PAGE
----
Among its many consequences, globalization has also multiplied and intensified identity-related social demands submitted to the democratic political system. Political authorities are expected to promote homogeneous moral communities, free of diversity and lifestyle pluralism. This has placed institutions and public norms' secular or neutral nature under pressure. The author condemns this state of affairs and develops a coherent, passionate defence of secularism as an absolute virtue within the realm of institutions and public choice. A political state authority that views value pluralism as a bad thing, indeed as a political evil, ipso facto embodies a pure form of anti-democratic and (to a yet greater degree) non-secular regime. The author believes that the bond between secularism, institutions, and democratic choice is so tight that the loss of the first element is a threat for the very ideal of democracy.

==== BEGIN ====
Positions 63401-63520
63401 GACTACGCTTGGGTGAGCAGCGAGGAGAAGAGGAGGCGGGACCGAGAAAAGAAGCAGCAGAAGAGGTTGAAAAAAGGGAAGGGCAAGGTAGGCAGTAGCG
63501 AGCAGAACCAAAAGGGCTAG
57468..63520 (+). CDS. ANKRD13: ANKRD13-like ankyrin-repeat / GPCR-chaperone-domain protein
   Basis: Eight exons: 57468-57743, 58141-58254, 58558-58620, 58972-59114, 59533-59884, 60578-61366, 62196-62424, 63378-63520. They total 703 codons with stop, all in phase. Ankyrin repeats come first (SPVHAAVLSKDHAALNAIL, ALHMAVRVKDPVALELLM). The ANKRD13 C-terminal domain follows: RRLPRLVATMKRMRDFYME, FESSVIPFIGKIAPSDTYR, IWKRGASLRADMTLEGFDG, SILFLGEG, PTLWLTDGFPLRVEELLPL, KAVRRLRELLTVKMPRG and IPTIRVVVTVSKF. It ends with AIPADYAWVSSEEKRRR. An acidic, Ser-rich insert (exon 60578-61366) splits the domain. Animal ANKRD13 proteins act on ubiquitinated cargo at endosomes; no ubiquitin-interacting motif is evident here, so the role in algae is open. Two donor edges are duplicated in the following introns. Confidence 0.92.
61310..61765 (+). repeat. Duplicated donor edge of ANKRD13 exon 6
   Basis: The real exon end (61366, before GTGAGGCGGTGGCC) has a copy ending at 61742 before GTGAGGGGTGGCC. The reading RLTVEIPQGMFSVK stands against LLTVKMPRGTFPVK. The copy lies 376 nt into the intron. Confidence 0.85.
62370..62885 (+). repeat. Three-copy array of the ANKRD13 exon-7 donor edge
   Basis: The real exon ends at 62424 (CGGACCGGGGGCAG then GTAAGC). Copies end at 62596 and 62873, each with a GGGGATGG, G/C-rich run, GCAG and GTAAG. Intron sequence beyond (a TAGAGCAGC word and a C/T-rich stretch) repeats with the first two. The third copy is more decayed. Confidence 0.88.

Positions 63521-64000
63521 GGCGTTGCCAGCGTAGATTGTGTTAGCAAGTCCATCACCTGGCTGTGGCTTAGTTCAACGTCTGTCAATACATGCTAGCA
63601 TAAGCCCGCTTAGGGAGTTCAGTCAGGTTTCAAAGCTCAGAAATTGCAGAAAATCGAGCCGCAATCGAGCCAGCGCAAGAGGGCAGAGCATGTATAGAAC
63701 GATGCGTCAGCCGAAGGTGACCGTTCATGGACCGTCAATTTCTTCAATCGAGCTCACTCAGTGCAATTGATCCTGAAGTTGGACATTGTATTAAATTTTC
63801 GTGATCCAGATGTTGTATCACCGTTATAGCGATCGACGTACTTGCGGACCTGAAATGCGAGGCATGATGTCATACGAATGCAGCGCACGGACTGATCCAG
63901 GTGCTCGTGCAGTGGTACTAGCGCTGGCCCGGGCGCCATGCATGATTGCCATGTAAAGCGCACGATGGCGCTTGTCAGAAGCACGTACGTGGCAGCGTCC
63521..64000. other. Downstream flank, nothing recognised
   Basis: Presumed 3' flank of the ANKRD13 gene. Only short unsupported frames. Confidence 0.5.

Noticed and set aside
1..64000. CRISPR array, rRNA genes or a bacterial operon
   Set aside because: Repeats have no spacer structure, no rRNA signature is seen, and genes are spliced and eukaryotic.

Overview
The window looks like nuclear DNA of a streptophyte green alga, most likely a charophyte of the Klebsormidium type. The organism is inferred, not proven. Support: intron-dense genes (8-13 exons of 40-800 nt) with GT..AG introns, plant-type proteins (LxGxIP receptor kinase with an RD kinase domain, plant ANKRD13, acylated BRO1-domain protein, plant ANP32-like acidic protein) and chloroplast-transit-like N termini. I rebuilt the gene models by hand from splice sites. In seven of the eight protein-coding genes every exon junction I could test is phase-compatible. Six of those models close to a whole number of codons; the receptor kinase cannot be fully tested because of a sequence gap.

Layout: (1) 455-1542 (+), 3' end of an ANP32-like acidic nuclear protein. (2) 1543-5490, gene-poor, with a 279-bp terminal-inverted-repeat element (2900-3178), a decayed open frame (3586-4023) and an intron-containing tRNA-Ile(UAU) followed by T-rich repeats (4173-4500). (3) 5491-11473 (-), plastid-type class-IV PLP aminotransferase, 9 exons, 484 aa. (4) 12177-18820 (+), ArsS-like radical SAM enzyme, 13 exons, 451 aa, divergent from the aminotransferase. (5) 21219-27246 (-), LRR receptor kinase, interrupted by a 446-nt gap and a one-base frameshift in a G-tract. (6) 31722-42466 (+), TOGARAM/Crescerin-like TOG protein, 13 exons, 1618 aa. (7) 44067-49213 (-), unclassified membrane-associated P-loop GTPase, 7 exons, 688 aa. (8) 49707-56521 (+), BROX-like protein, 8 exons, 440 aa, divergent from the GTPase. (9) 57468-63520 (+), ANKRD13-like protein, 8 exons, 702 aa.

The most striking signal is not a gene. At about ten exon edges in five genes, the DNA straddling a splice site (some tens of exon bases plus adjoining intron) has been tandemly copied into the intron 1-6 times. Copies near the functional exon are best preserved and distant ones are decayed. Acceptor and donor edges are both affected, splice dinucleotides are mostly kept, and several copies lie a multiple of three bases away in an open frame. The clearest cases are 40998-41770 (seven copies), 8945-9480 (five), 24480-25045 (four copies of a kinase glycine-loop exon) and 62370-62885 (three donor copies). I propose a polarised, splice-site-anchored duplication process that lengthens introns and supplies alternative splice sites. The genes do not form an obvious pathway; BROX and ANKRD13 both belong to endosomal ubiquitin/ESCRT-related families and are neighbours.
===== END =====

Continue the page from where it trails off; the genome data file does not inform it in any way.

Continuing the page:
Salvatore Veca teaches Political Philosophy at the University Institute of Higher Studies in Pavia.